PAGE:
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Victor Frankenstein and Owen Warland: The Artist as Satan and as God

Paul Lewis

Studies in Short Fiction, 14 (1977), 279-82

{279} By the time Nathaniel Hawthorne began writing short stories, Gothic fiction was a well established, self-conscious, if not moribund, form of writing. Even forty years earlier, Charles Brockden Brown was able to use and in some measure explode the conventions of Ann Radcliffe's safe method of the explained supernatural tale. As G. R. Thompson's recent book on Poe1 suggests, even Poe (traditionally seen as being most mired in "shabby Gothicism") almost always manipulates and burlesques the stock sensationalism of the horror Gothic tale. Recent studies of nineteenth-century American Gothicism concentrate not on the use of established plotlines and gimmicks but on the ways in which American writers changed the all too backneyed conventions. An interesting example of this redireeting of an established Gothic theme is "The Artist of the Beautiful," Hawthorne's retelling of Mary Shelley's Frankenstein: Or the Modern Prometheus.

{280} There are obvious similarities between these two works. In both, a man sets out to create life, and, in so doing, to perform a godlike deed. In both, the creators succeed: Frankenstein creates his all too rational monster; Owen Warland creates his fragile butterfly. Both Owen and Frankenstein are forced by their desire to create life to abandon worldly happiness. Both lose the women they love and with them all hope of comfortable family life. But, in spite of these similarities, the differences between these two works are profound. For, Frankenstein is inadvertently but inevitably an artist of the ugly, a man justly punished for his hubristic pride; while Owen is rescued from final failure by his author's faith in the existence of an Emersonian God-in-man.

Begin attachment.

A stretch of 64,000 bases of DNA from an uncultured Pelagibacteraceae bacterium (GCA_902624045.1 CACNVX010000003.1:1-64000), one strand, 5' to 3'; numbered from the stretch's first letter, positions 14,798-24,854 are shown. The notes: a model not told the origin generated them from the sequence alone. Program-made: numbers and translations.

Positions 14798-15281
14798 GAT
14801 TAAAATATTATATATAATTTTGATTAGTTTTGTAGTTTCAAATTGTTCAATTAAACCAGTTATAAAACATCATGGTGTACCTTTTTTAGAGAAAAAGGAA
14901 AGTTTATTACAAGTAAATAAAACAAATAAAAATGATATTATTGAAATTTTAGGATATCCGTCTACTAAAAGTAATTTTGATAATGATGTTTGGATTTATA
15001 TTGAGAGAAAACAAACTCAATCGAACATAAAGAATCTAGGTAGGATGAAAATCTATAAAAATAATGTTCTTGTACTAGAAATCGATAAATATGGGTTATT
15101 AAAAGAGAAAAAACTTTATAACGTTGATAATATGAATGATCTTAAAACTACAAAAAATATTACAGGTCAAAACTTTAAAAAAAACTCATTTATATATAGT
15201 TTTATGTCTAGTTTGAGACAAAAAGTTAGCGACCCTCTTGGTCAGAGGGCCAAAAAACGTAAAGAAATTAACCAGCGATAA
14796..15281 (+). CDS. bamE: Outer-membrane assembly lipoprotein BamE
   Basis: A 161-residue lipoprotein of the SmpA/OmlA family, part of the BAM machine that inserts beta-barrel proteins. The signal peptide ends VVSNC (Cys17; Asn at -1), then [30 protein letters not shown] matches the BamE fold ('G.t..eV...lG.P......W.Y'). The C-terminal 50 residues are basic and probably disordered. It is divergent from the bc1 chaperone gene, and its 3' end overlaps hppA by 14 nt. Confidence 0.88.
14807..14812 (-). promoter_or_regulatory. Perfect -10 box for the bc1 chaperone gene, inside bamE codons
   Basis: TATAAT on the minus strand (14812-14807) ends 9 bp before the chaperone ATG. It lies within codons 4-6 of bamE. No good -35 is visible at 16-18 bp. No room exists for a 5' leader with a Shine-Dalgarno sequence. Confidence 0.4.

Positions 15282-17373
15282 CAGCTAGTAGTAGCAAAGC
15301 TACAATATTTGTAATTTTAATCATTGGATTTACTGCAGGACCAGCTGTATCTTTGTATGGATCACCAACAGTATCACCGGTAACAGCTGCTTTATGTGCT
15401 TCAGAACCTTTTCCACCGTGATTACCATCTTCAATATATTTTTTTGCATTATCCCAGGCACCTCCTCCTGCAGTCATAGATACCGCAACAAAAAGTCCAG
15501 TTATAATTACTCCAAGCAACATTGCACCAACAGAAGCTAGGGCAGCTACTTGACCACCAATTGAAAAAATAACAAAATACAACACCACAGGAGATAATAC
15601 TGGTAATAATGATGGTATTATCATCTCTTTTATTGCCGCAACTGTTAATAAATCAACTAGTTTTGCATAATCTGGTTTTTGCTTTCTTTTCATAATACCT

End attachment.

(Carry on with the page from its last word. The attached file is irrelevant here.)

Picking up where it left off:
The Gothic novel traditionally placed its evil and courageous acts within a conventional Christian frame of values. This is probably why Mary Shelley, no traditional Christian herself, was willing to use a heavy Miltonic moral scheme in writing Frankenstein. Frankenstein's obsession with the "new and almost unlimited powers" of science pushes him more like a slave than an artist to create a gigantic but morally neutral being. Frankenstein fails as a God when he creates a deformed monster; he fails as a man when he abandons his creation at the instant of its vivification.

Frankenstein's monster is careful in his discussion of his reaction to Paradise Lost to accuse Frankenstein of being the inadequate creator of a failed Adam. The monster, as he himself admits after Frankenstein dies in the frozen North, has been cruel. But the monster's transformation from fated Adam to fallen angel to malignant devil is the result of the neglect of his all too ungodly creator. The real villain of Mary Shelley's novel is the doomed young student who sacrifices his own life and the lives of his loved ones to his lust for knowledge and power. Victor Frankenstein functions in a Miltonic world; he tastes Eve's fruit and instead of acquiring "transcendent vision," he feels the gates of Hell swing wide below him. He becomes a fiend by trying to be God.

From the start Hawthorne's protagonist is concerned not with the creation of mere life, but with beautiful life. Owen Warland fails repeatedly, but his failures are not grotesque. Owen's intuitive distaste for large machines is a sign of Hawthorne's reinterpretation of Mary Shelley's story. Frankenstein's powerful monster is the antithesis of Owen's creation; just as Owen's efforts to "spiritualize matter" are the opposite of Frankenstein's studies in brute chemistry and galvanism.